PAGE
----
A Field Guide to Germs

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Anchor Books, 1995 - Medical - 196 pages
From the ravages of the Ebola virus in Zaire to outbreaks of pneumonic plague in India and drug-resistant TB in New York City, contagious diseases are fighting back against once-unconquerable modern medicine. Public concern about infectious disease is on the rise as newspapers trumpet the arrivals of new germs and the reemergence of old ones.

In "A Field Guide to Germs," Pulitzer Prize-winning science writer Wayne Biddle brings readers face to face with nearly one hundred of the best-known (in terms of prevalence, power, historical importance, or even literary interest) of the myriad pathogens that live in and around the human population. Along with physical descriptions of the organisms and the afflictions they cause, the author provides folklore, philosophy, history, and such illustrations as nineteenth century drawings of plague-induced panic, microscopic photographs of HIV and Ebola, and wartime posters warning servicemen against syphilis and gonorrhea.

From cholera to chlamydia, TB to HIV, bubonic plague to Lyme disease, rabies to Congo-Crimean encephalitis, anthrax to Zika fever, and back to good old rhinitis (the common cold), "A Field Guide to Germs" is both a handy reference work to better understand today's headlines and a fascinating look at the astonishing impact of micro-organisms on social and political history.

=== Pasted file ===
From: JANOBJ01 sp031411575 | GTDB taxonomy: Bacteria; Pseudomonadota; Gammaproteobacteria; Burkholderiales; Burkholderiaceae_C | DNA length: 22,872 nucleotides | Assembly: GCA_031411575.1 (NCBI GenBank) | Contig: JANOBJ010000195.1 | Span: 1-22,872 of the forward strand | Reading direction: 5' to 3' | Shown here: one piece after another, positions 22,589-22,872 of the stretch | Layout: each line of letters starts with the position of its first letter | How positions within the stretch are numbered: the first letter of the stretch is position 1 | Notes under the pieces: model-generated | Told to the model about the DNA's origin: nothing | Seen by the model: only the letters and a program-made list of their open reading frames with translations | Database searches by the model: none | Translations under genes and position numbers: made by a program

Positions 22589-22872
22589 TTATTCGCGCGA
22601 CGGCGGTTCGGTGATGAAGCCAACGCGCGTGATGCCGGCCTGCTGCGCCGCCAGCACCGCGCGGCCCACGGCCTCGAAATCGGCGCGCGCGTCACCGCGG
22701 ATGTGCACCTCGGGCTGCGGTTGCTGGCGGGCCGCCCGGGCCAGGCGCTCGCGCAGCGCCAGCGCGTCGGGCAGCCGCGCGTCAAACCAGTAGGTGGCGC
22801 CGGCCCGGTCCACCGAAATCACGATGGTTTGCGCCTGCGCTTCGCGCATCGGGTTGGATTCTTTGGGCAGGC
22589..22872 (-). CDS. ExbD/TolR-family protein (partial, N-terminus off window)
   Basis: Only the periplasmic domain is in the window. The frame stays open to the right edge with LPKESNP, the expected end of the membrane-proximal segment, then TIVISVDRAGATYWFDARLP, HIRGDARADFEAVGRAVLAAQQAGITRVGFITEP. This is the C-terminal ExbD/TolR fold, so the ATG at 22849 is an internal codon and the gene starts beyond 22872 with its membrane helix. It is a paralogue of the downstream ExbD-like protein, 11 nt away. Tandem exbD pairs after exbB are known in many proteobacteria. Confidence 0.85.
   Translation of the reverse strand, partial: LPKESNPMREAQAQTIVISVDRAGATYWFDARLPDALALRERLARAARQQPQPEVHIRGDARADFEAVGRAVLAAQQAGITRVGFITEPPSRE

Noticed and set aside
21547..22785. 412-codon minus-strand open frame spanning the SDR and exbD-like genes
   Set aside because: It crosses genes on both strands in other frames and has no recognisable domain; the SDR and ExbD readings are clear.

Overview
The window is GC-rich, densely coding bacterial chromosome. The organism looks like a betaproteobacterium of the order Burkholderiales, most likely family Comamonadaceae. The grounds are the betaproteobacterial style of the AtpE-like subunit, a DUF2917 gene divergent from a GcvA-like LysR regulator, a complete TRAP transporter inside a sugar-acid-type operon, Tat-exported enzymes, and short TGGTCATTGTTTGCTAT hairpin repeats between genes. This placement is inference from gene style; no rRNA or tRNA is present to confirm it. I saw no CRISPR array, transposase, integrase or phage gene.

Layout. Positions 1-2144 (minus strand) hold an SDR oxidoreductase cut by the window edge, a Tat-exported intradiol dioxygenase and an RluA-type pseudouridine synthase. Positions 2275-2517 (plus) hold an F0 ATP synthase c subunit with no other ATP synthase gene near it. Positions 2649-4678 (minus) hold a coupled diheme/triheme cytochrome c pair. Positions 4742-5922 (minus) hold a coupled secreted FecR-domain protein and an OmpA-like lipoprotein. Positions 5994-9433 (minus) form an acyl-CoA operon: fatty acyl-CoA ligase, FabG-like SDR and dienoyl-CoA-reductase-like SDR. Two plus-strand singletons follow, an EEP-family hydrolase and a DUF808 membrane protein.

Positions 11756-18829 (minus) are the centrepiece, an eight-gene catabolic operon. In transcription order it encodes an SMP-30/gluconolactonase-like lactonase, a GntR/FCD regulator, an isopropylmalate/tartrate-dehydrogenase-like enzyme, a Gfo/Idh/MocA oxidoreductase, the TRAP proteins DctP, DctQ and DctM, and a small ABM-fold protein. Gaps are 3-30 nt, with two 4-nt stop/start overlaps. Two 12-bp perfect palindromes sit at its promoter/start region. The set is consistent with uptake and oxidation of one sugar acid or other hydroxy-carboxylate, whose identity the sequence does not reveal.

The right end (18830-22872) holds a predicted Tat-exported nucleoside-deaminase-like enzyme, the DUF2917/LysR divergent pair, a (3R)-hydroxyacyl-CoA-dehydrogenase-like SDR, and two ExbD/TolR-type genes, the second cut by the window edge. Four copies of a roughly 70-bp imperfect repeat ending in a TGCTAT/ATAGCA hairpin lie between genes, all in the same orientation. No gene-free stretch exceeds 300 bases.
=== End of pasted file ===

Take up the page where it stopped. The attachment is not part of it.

"Informative and compelling"-- "The New York Times"

"Witty, acerbic, and thorough . . . eminently entertaining."-- "Booklist"

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User Review  - Kirkus

Entertaining, irreverent, but always informative profiles of some 70 pathogens, mostly bacteria and viruses, that share our planet and sometimes our bodies. Although entries are arranged in ... Read full review


Bordetella pertussis whooping cough

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About the author (1995)

Wayne Biddle won a Pulitzer Prize for his New York Times reporting on the "Star Wars" anti-missile project. He has written three nonfiction books and is a member of the writing seminars faculty at the Johns Hopkins University. He lives near Baltimore, Maryland.

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